Friday, March 30, 2007

What We Call the News

A hilarious but painfully accurate reflection of the state of news media today, and how the powers that be have deemed it more important to ceaselessly debate the paternity of Anna Nicole Smith's baby than to report on the genocide in Darfur...

Thursday, March 29, 2007

Hedonist Artisan Chocolates II

Hedonist Artisan Chocolates is officially taking orders!!

I had written here about how our friends Zahra and Jennie have started their own handmade chocolate business. They're now taking orders for Easter so please order, order, order! because you KNOW they're going to be deeeeevine!!

Go Zahra and Jennie!

Wednesday, March 28, 2007

Track of the week: Over the Ice - The Field

Call it whatever you like - microhouse, ambient pop, shoegaze, My Bloody Valentine-esque electro, glacial Nordic soundscape ... Whatever it is, Axel Wilner, a.k.a The Field from Stockholm has me reaching for my currency converter to calculate how much 11.99EU is in US dollars. Much hyped by Pitchfork and this glowing review by InFactAh, I am completely unable to resist this. There's something about these Nordic folks and their electronic music... I've also been obsessed with another Nord, Trentemoeller. Check out this paragraph from InFactAh:

This is music for imagining a utopian future to, for dreaming of running through alpine fields with that cute girl on the other side of the dancefloor and for hoping that this tune lasts forever and you never have to open your eyes. Simply stated, it’s truly beautiful music. At this point, words run out... The Field knows some deep magic, the likes of which we probably haven’t seen since the ‘90s heyday of ‘Selected Ambient Works’ or ‘The Brown Album’. Frankly it doesn’t really matter what music you’re normally into, I think you still need this record. It’ll make you a better person.

By the way, the track comes from The Field's new album From Here We Go Sublime and you can preview it here. And on The Field's MySpace page, there's a better track than the one I'm streaming called "Everyday". Damn you kompakt ... I thought I was done with electronic music forever ...

Update: Serene says that I should retitle this post "Release your inner techno beng" :)

Sunday, March 25, 2007

Zen and the art of sushi-making...

As if I don't love sushi enough already- tonight, I tapped into the pulsing energies of that mystical universe otherwise known as sushi-making, specifically, maki-rolling. You think well, it's just a ball of rice flattened onto nori, a smear of wasabi, a helping of whatever filling you feel like, and you're good to go.

Erm... no.

I now have even greater respect for sushi chefs. The pictures tell exactly just how hard rolling the perfect maki roll is. I was disastrous until my last one- I'm not even going to go into it... It's hard to find affordable sushi-grade fish in Ann Arbor, so we stuck to making makis instead of nigiri sushi pieces. The fun was really in experimenting with the different fillings people brought with them: bulgogi with cream cheese, tofu with pickled plum and enoki, even artificial crabmeat with ranch dressing!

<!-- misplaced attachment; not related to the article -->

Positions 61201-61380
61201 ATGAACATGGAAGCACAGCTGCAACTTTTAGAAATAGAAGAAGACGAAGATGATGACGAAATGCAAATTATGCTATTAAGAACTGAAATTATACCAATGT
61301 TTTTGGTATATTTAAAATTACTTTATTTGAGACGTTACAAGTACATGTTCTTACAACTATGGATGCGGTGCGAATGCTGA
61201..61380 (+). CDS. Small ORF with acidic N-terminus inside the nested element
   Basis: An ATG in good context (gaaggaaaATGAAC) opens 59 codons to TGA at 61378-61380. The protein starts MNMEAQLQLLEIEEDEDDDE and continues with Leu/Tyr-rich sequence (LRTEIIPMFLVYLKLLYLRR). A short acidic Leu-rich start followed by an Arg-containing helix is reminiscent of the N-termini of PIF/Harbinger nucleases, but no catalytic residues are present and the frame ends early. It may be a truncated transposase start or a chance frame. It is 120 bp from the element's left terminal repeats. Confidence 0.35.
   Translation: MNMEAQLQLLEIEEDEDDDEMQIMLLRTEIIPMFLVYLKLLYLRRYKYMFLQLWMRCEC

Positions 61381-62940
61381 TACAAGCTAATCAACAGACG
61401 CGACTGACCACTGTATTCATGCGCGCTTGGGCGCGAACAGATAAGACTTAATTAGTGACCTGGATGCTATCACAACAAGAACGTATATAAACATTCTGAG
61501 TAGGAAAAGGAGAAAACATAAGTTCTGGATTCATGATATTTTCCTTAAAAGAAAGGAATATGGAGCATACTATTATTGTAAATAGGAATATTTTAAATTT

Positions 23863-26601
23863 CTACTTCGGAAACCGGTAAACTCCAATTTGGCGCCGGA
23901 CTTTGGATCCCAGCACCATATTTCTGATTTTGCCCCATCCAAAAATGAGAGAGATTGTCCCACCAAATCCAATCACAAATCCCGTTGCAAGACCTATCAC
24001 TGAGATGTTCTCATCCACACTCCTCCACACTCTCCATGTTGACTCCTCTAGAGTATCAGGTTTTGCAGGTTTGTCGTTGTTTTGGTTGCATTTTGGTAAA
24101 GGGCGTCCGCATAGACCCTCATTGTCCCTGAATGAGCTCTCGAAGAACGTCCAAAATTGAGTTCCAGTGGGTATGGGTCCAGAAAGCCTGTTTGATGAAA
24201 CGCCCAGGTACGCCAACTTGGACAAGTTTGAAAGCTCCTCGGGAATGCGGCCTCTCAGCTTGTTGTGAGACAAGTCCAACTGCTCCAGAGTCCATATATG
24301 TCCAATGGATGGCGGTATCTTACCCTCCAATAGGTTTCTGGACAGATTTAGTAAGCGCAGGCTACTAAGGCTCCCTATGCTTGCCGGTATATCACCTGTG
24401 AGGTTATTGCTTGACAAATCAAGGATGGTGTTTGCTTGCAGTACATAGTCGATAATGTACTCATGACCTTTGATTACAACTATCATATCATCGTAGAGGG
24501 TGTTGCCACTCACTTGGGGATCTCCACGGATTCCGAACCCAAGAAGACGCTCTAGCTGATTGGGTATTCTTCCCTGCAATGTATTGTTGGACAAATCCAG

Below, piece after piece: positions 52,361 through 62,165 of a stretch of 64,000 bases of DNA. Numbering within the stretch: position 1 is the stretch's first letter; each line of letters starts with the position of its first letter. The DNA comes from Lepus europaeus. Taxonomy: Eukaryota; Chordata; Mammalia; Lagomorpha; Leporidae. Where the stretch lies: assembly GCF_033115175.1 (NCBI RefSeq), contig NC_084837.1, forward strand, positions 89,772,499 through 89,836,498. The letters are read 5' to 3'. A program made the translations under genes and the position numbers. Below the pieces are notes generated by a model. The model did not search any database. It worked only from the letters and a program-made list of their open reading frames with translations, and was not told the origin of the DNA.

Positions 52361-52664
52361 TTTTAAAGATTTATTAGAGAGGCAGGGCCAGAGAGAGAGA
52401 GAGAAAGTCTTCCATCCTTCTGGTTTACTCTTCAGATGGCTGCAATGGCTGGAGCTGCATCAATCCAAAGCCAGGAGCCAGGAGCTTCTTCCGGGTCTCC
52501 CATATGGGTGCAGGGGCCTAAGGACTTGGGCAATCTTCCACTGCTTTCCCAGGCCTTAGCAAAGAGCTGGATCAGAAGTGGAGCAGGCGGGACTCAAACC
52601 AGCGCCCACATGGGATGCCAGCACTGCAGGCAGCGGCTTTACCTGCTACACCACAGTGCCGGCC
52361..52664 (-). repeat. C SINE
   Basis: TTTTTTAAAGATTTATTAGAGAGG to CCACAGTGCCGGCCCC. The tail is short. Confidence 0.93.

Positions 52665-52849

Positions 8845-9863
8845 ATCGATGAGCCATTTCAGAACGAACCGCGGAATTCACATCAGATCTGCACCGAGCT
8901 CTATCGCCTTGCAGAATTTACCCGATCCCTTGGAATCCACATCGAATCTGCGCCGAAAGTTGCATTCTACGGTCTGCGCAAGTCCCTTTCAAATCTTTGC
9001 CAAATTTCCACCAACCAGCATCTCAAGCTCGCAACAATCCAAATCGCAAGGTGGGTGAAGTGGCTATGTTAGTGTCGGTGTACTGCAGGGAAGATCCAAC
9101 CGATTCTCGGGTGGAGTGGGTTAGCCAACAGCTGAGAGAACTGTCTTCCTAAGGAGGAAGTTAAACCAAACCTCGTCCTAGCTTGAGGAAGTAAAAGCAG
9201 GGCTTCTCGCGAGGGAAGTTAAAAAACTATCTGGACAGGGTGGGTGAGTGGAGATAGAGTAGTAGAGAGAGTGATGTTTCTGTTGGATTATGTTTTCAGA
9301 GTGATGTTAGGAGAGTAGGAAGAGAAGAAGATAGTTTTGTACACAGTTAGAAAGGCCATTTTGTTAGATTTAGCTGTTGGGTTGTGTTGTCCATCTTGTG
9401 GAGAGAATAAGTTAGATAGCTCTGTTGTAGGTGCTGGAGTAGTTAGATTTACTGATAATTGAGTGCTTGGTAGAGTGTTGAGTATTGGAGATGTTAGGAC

1. Rick's "Philly" roll, 2. Jinah's super-duper roll, 3. Rick's vegetarian roll, 4. Jude making his first roll, 5. Enoki mushrooms with marinated tofu, 6. Serene's disastrous first roll, 7. Marinated tofu with bulgogi, 8. Sesame marinated tofu, radish and burdock, 9. Serene before attempting her first sushi roll

[mosaic created with Flickr Toys]

Saturday, March 24, 2007

My Visual DNA

So my sister sent me this link a couple of days ago and I've been having some fun with it since. It's a personality test/ social networking/ online-shopping site. Basically, it purports to be able to discover your "Visual DNA" by the ways in which you respond to different pictures. Kinda like a Rorschach inkblot test, but without the inkblot...

The Gift Finder feature is kinda neat, and pretty darn accurate too. After responding to a series of pictures, it generates a list of gifts that might suit you, a wish-list of some sort. You're supposed to then send that to your loved ones so you don't get another dozen pair of socks or a sad sweater for your birthday. Amongst other things, it predicted that I would like these handmade Danish felt slippers (that I would totally buy if not for the fact that they cost 48 pounds each!...), a hamper of Italian yummies (not too much of a stretch there...), a Marimekko make-up bag (*gasp* my secret Marimekko lust has been exposed...), organic Dark Hot Chocolate (!!! who ARE these people??...), and a Tivoli radio, which believe it or not, we already own! So there, I can do without an apron that costs 18 pounds or an organic wine case (I guess if you had enough money to buy enough wine to want a wine case, you would want it to be organic... *rolls eyes*...), but on the whole, they've made the point- they get my Visual DNA... This is apparently what Visual DNA says about me (what? they figure out what I want for Christmas and now they want to expose the inner workings of my soul too? Right...)